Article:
* Focuses in on-line advertising targeting
* French start-up turns to U.S., international growth
* Criteo market value hits around $2.3 billion
By Leila Abboud and Jennifer Saba
NEW YORK/PARIS, Oct 30 (Reuters) - Shares in French online advertising firm Criteo rose more than 30 percent in its stock market debut on Nasdaq on Wednesday, showing investor appetite for technology start-ups and delivering a payday to its venture capital backers.
Shares in the company, which uses tracking technology to target ads at consumers surfing the web, opened at $31 and were at $41.40 by 1625 GMT, giving the eight-year old start-up a market capitalisation of roughly $2.3 billion.
The sale of 8.08 million shares raised $250 million for the Paris-based company that will be used to fuel its international expansion and growth.
The size of the sale and the initial price were raised twice because of investor demand.
The success of Criteo’s share sale is a sign of investor interest in technology listings against the backdrop of a broader rally of the S&P 500 information technology index and just weeks before the much-anticipated market debut of social network Twitter.
Criteo is one of a number of companies, including Google and Facebook, to benefit from the on-line ad boom, the result of major companies following their audience to the web and away from newspapers and magazines.
Founded in Paris by Jean-Baptiste Rudelle in 2005, the start-up became a darling among online advertisers by boosting the rate at which Internet surfers click on display ads.
The company developed a technology known as “re-targeting” which catches users who have visited a shopping website without buying anything, and then showing them ads for similar items on other sites to tempt them back.
Criteo’s customers, including travel website Hotels.com, telecom operator Orange, and retailer Macy‘s, only pay when a web surfer actually clicks on the ad.
In a rare move among French start-up founders, Rudelle moved to Silicon Valley to expand the company that is in 37 countries.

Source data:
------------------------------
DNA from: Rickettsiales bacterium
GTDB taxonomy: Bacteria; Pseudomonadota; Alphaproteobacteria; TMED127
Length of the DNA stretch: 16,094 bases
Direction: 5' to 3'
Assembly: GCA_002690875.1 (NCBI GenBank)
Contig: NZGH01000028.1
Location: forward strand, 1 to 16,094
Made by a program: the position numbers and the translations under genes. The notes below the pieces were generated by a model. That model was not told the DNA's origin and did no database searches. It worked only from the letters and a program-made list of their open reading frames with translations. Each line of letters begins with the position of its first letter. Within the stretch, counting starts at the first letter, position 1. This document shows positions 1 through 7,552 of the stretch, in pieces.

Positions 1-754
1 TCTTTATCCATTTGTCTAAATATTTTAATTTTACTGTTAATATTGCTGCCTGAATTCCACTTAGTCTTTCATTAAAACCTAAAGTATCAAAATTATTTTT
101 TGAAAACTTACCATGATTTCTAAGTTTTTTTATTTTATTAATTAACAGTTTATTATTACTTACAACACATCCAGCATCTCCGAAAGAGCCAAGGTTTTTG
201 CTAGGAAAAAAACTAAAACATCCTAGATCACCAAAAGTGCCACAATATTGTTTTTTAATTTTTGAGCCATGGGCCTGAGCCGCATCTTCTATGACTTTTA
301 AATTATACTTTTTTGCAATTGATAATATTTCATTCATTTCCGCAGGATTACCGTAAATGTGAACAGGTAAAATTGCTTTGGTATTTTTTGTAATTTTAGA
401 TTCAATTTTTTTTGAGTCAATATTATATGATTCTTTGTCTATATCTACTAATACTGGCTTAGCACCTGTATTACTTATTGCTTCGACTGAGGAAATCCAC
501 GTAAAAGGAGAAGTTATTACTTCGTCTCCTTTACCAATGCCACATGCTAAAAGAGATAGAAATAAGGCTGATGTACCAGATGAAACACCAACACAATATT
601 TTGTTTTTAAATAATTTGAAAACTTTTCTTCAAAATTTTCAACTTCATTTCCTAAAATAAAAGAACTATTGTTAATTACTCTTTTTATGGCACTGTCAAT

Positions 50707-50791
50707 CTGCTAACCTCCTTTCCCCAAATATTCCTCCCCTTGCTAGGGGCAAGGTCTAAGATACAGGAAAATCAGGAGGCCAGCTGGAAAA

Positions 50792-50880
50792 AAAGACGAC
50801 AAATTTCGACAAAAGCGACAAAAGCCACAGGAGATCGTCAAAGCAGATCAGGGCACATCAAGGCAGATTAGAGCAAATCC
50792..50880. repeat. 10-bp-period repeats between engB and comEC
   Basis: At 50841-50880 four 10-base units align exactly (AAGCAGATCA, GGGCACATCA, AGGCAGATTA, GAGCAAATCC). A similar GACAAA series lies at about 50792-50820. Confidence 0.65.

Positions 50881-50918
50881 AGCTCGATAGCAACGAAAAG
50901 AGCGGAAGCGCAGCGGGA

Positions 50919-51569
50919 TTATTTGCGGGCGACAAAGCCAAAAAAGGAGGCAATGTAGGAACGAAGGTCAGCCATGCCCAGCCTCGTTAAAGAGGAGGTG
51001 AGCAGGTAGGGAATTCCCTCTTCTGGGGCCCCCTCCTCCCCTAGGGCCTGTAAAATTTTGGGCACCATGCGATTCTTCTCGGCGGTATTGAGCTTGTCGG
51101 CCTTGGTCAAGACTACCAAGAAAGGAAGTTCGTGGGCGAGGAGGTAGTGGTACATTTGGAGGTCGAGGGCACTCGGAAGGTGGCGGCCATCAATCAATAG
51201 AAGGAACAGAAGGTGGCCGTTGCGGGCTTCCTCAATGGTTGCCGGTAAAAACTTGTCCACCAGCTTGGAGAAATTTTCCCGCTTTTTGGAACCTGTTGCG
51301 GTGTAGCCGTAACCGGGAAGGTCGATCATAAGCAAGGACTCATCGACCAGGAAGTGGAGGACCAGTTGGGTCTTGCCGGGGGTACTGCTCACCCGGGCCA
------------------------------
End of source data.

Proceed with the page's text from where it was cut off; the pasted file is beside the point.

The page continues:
“The U.S. is our number one market today, and a very strategic market for us,” said Rudelle, explaining the choice of listing in New York instead of Paris.
“Being listed on the Nasdaq says that we are here to stay and committed to our clients and partners.”
Criteo has roughly doubled its revenues every year since 2010 to reach 271.9 million euros in 2012. It made a profit of 800,000 euros last year but swung to a loss of 4.9 million in the first six months of 2013 because of increased investments.
There have been 26 U.S. technology listings this year, according to Thomson Reuters data, compared with 30 in 2012.
The sale could herald a pay-day for venture capital firms, which have ploughed some $64 million into Criteo.
Geneva-based Index Ventures was the largest shareholder with a 23.4 percent stake before the share sale. Others include Idinvest Partners with 22.6 percent, Elaia Partners with 13.5 percent and Bessemer Venture Partners with 9.5 percent.
All the funds will be selling relatively small portions of their stakes in the listing, according to the offer documents.
Rudelle will own 8.4-8.6 percent of the group.
JP Morgan, Deutsche Bank Securities and Jefferies are the lead underwriters for the issue.